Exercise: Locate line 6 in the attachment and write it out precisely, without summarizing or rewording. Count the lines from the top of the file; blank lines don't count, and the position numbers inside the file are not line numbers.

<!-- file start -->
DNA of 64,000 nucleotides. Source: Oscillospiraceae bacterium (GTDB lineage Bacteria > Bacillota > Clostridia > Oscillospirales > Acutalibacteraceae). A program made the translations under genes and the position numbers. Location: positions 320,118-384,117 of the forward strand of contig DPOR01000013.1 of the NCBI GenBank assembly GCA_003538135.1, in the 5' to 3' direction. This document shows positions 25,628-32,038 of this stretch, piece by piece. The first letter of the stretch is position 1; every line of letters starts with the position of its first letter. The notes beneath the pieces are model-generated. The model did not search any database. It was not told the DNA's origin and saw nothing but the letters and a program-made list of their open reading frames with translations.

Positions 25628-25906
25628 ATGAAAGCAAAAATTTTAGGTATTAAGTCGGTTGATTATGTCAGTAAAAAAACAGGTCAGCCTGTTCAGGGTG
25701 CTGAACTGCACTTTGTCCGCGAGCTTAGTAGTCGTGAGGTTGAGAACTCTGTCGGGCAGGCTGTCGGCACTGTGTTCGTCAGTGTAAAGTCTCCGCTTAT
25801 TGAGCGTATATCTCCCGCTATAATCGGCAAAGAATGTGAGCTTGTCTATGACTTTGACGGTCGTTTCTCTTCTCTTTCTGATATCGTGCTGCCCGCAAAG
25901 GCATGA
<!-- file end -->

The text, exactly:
25901 GCATGA